“Lieutenant Moyer here Captain. Nothing has changed; both the Russian and the English speakers are talking at us. No change in the system as well.”
“Interesting Lieutenant. It would seem that the soviets realize that the other crew can intercept and understand their transmissions. Which indicates that both sides can do so, otherwise the soviets would not have realized it. Any change on the planet?”
“No sir, none detected, but I haven’t been checking too closely there. Why”
“Think about it Lieutenant, this ship is a closed system so waste will deplete the resources over time. No closed system is perfect. Therefore, either this ship has not been here very long or they replenish from the planet.”
“Tat makes sense Captain. However, if they don’t replenish, then we can figure out what the maximum time that they could be in orbit would be. We know how far this system is from Earth and we can find out how efficient space drives were at the time the generation ships were built so we can determine when the earliest time they could have left was. That can help determine if they are human or alien.”
“Get working on the problem Lieutenant. And make sure to watch for signs that someone is gathering resources from the planet.”
“I’ll have an answer for you within the day, probably within a couple of hours Captain. Do you want it on a secure channel? I notice that you are using an unsecured one now.”
“I’m with the Chairman of the Workers and Colonists and several of his staff Lieutenant. That is why I am using an unsecured channel; I do not want them to start thinking that we have frequencies other than this one. If they don’t think to look for them, they can’t find them and we can later use the hidden ones if need be.”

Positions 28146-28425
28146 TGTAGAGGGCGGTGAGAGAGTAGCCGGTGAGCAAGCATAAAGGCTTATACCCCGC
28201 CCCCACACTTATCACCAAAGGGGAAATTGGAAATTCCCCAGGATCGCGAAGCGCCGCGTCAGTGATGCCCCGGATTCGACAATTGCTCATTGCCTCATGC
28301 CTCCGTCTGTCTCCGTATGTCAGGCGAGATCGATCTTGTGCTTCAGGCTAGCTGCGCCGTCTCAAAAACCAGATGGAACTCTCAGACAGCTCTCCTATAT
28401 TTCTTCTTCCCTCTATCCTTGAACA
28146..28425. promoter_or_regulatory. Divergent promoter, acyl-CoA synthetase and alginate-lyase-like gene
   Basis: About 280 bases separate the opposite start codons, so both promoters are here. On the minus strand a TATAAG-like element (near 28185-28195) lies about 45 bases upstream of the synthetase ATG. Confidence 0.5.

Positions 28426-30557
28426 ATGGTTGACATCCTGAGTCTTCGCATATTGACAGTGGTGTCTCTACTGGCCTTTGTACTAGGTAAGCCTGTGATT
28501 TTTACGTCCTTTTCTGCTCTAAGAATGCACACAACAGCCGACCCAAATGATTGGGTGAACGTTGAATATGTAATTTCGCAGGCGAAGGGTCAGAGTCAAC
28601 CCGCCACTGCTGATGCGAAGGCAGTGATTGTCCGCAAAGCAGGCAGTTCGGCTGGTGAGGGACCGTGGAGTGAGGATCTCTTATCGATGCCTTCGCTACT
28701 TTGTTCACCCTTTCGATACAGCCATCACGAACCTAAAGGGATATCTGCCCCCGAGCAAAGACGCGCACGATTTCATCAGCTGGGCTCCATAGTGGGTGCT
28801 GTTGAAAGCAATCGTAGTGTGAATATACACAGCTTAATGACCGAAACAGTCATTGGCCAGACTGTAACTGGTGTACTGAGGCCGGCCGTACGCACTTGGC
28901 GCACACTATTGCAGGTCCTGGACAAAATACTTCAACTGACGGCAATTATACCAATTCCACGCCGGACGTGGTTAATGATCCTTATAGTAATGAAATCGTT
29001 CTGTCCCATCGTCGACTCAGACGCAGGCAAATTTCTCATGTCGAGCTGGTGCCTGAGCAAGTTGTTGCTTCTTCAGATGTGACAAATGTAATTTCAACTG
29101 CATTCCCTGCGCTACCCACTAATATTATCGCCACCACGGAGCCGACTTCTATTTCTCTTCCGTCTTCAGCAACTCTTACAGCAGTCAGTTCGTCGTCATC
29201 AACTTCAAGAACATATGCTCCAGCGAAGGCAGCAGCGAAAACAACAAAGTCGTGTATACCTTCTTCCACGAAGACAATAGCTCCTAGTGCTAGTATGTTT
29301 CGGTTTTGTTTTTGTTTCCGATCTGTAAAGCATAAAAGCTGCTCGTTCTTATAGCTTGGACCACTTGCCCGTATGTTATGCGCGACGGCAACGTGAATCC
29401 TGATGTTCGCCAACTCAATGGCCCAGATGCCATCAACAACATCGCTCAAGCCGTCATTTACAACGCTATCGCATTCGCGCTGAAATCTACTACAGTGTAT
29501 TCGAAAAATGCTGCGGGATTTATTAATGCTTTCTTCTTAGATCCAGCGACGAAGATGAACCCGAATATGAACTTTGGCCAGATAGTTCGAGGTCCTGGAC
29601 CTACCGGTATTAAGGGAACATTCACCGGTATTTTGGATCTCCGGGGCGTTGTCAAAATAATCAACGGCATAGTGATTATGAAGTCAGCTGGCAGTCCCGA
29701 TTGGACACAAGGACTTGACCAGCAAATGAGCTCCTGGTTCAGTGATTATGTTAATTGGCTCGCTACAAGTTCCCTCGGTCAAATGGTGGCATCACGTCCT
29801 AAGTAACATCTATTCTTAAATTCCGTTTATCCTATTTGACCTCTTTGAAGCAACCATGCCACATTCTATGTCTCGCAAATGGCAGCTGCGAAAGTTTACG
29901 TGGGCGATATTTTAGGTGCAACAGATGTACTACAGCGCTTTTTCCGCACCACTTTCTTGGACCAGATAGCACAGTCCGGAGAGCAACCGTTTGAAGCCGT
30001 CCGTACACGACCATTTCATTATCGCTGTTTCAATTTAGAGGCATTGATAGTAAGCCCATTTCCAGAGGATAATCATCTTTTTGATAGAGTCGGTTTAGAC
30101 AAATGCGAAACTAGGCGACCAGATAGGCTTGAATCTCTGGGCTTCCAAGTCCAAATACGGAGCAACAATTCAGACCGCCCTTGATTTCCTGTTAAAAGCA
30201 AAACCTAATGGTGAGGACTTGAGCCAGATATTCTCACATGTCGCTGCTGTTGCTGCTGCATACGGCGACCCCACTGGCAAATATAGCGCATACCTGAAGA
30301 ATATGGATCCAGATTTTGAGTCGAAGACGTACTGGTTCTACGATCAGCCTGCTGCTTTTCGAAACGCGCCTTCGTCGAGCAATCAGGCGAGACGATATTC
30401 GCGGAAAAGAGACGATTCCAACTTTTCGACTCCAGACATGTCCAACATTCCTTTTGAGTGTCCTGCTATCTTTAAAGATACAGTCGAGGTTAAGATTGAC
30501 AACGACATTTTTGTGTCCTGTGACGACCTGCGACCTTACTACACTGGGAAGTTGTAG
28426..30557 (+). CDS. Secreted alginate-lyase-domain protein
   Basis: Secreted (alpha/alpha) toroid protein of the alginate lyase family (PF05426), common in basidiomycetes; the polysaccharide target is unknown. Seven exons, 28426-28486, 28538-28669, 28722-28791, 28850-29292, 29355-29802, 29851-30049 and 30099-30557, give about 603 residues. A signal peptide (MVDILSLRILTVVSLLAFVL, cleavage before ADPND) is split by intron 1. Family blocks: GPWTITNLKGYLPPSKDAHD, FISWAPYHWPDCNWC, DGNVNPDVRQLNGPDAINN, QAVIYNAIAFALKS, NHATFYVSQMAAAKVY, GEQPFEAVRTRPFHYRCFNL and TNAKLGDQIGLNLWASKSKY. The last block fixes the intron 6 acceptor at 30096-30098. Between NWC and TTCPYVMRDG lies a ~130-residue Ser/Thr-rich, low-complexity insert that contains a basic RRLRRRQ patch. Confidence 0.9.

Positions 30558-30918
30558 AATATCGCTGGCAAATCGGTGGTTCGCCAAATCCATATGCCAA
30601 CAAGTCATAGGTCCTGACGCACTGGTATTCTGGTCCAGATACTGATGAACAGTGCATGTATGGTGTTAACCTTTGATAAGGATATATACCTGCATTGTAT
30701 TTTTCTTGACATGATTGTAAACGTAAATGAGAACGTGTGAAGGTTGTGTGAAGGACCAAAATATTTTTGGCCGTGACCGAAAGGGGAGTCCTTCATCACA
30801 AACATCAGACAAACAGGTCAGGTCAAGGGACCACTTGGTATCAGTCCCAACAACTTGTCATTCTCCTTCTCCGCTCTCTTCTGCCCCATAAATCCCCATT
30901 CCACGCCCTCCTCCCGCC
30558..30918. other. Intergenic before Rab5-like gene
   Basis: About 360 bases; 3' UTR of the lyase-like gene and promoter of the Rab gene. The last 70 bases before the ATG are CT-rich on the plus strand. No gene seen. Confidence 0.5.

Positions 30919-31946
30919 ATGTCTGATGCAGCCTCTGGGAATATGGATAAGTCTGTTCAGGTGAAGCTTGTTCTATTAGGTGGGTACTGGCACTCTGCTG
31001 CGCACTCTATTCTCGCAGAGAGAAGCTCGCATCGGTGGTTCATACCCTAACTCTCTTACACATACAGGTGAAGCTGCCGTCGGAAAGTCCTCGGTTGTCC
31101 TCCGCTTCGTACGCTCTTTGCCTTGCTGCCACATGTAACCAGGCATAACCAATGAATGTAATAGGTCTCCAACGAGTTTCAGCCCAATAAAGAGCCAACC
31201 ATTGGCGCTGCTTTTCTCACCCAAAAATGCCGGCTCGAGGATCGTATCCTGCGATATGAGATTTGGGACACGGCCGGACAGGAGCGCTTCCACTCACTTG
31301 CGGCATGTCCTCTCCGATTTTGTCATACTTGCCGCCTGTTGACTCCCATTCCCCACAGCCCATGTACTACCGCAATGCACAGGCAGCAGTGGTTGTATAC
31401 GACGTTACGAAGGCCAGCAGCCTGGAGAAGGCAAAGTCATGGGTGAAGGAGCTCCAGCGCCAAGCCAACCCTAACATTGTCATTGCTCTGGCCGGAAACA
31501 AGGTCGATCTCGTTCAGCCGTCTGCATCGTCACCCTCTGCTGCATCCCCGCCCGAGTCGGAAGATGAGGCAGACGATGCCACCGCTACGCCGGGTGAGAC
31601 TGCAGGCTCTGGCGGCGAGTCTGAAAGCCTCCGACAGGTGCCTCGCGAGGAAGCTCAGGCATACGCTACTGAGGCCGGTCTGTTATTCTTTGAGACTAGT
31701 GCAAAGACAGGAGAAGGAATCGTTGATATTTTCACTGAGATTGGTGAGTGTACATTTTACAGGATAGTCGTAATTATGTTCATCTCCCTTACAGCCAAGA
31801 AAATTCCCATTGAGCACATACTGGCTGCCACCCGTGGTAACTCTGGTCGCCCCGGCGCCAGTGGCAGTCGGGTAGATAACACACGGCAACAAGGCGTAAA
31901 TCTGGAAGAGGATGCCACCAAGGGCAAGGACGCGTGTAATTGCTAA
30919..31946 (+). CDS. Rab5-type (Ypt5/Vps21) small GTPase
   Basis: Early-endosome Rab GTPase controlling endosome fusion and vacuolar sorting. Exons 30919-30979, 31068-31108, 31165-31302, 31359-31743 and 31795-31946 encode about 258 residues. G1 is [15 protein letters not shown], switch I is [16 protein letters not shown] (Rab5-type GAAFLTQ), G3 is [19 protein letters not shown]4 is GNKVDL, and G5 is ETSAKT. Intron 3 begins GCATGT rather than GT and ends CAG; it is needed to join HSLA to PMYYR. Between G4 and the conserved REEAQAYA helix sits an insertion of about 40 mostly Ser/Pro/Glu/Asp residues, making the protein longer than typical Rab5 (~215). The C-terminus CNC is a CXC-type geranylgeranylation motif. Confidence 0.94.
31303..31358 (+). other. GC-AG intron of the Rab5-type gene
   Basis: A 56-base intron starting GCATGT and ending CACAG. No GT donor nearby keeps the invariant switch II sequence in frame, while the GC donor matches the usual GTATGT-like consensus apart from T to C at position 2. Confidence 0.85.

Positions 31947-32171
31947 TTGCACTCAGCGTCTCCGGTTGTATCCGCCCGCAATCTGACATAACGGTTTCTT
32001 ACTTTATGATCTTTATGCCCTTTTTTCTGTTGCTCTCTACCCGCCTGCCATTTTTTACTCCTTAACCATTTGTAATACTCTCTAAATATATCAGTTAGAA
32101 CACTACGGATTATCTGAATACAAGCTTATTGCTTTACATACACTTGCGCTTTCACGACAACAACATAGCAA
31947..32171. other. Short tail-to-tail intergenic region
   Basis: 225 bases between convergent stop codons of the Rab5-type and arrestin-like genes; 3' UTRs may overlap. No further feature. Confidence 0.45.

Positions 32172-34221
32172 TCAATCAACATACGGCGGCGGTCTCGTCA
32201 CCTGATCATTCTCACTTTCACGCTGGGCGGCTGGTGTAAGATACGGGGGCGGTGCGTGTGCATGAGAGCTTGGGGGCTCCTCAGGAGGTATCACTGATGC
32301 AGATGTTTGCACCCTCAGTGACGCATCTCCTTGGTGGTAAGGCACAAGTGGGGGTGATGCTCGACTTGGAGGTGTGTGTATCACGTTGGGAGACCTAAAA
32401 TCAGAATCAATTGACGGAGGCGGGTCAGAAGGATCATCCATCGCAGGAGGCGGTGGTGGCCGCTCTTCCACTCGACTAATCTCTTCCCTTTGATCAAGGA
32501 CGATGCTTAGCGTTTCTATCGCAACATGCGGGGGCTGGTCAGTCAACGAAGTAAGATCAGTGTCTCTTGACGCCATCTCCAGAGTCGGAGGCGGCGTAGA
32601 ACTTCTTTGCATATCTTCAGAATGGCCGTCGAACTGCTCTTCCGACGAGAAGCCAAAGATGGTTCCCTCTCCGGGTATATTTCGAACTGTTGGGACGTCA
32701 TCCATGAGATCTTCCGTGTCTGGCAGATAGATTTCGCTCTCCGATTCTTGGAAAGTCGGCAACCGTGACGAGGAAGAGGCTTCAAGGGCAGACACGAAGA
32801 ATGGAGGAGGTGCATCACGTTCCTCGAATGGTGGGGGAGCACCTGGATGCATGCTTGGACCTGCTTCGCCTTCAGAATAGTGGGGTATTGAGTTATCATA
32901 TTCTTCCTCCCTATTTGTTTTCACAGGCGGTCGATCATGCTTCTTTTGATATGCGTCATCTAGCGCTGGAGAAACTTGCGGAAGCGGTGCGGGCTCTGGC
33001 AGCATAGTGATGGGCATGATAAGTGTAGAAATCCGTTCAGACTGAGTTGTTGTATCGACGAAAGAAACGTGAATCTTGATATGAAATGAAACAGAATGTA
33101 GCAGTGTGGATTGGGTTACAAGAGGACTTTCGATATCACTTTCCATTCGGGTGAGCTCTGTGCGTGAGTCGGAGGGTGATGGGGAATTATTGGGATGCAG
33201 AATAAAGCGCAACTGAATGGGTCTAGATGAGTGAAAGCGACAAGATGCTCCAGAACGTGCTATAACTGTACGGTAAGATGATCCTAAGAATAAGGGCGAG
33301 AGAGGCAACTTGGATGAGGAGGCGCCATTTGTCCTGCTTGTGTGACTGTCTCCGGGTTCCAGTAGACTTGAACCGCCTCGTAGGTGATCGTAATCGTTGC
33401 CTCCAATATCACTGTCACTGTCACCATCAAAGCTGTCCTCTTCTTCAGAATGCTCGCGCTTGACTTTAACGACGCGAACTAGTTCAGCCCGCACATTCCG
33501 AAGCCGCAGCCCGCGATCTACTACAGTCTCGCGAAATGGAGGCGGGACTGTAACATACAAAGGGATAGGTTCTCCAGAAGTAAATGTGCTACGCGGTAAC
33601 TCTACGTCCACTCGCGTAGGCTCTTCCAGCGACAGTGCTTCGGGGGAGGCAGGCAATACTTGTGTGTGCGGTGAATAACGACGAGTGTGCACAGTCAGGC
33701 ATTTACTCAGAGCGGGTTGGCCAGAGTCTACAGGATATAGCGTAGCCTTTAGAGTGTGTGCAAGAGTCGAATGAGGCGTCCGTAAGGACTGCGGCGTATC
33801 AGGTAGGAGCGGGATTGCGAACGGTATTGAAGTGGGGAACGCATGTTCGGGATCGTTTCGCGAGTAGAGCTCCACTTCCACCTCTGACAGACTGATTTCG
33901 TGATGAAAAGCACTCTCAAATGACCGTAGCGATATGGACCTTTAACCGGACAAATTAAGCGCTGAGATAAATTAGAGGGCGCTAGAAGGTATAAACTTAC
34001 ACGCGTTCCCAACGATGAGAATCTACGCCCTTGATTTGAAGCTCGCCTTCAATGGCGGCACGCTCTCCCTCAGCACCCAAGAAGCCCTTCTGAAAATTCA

“Makes sense to me Captain. I will call when I have the answers for you. Lieutenant Moyar signing off.”
“Elder off.” Elder leaned back and rubbed his nose, not that rubbing it had ever made it smaller, but it was a habit. Luckily he never did it while playing poker, it would be too big a ‘tell’ and he would lose even more than he did. Not that he played aboard the ship, the possibility of command influence was just too great. He had to settle for the computer opponents and play without stakes. Back at base he had found the ‘Ship Captain’s Poker Club’ before the MACALPIN had returned to base and he had taken command. There he could play to his heart’s content without risking fraternization problems.
It was then that Elder noticed that the party of the VOLGA had changed positions, moving up to fill the empty seat next to Vladimir Josef. Elder was not sure but it looked like they had just moved one position to their left in unison. Elder turned to Ensign Wolfe and cocked his eyebrow and motioned with a finger to indicate the movement of the VOLGA people.
“Yes sir, they got up and moved while you were talking with Lieutenant Moyar. I was watching just in case and it looks to me as if some of them are already expecting some more killings as if they are followers of the dead man and they will be killed also. The Lieutenant Major signaled to his people to beware of attacks.”
Elder knew the silent signaling system also, most Navy officers did since the Navy officers might have to react to the signals. He glanced at the Lieutenant Major and once he was sure the Lieutenant Major had an eye on him, he nodded just enough to make sure the Lieutenant Major understood that Elder approved. These VOLGA people were beginning to show just how dangerous they might be. However, Elder had faith in the training and equipment of the Marines.
For another twenty minutes, everyone sat around doing nothing. Elder practiced some meditation, the sort the Navy taught in order that someone could relax but stay attentive enough to a dangerous situation. Just before he started, Elder spent a moment wondering if the people of the VOLGA had something similar but decided that they did not. Sudden violence such as Vladimir Josef displayed was something that Elder expected would not survive with any serious meditation techniques.
“Lieutenant Moyar to the Captain. I have the data you wanted.”
Elder snapped out of his meditation just as per his training. “Yes Lieutenant, that was quick.”